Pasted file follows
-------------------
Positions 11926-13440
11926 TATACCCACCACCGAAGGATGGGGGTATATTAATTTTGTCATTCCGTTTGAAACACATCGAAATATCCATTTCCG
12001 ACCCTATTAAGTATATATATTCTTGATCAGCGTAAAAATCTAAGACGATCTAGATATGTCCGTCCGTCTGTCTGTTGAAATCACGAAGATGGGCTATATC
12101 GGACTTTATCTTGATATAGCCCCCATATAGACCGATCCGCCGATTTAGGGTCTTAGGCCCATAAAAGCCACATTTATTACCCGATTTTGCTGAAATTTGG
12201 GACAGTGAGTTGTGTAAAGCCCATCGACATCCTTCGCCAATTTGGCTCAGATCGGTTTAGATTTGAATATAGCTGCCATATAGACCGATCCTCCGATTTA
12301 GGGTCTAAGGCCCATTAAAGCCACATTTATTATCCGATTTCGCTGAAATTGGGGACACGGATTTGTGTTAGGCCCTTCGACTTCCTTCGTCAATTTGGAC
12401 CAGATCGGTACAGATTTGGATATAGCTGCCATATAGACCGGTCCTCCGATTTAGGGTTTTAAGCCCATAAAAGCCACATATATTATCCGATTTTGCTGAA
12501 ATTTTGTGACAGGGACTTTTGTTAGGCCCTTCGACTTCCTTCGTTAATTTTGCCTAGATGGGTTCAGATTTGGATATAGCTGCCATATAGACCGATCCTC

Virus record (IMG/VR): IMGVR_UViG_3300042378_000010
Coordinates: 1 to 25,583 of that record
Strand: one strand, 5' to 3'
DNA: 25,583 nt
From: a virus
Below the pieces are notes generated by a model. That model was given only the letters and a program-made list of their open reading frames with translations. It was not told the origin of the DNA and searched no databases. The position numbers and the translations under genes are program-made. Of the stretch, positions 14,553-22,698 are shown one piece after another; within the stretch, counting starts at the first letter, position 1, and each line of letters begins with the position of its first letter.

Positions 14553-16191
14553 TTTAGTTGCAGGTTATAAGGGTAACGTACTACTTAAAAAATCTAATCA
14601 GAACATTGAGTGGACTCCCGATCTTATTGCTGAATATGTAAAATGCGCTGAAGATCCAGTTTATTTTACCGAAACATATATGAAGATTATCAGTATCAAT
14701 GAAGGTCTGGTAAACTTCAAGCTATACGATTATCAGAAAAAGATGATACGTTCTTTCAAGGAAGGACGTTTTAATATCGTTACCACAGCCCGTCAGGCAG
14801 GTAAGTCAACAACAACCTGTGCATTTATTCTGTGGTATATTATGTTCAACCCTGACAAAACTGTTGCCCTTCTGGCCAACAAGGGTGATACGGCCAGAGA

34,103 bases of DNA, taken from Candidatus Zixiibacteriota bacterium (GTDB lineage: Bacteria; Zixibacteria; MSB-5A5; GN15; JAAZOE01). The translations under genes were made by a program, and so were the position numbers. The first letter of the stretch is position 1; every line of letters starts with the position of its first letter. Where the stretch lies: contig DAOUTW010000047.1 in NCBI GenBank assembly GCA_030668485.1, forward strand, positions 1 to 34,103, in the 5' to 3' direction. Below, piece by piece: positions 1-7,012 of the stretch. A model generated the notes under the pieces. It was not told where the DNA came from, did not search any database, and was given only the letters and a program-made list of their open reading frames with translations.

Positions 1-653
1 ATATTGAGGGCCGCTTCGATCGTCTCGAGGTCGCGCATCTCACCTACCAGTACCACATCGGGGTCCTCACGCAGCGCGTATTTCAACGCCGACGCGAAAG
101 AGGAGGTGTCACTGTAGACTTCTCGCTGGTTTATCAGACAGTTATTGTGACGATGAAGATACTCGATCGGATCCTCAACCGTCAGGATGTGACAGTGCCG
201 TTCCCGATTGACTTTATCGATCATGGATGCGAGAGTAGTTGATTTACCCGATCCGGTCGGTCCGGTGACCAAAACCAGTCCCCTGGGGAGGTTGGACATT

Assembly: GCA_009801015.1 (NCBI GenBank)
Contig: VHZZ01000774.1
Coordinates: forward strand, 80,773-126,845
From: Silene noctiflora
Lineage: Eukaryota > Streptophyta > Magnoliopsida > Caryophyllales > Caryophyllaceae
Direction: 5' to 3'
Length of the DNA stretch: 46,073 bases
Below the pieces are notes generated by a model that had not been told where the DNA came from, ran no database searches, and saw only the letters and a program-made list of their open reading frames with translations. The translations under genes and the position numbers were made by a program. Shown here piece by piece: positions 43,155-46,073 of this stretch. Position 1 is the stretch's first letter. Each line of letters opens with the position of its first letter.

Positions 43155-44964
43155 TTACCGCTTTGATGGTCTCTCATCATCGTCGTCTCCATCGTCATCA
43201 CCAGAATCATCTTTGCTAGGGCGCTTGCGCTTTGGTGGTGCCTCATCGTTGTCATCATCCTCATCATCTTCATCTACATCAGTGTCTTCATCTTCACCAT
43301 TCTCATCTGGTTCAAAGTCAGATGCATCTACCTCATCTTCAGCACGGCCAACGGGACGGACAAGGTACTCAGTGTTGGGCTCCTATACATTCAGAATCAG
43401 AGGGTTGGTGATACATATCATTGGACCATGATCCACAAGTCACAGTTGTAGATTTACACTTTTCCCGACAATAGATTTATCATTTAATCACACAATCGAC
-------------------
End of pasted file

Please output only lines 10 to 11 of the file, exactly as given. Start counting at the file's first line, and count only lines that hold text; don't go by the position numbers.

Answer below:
Coordinates: 1 to 25,583 of that record
Strand: one strand, 5' to 3'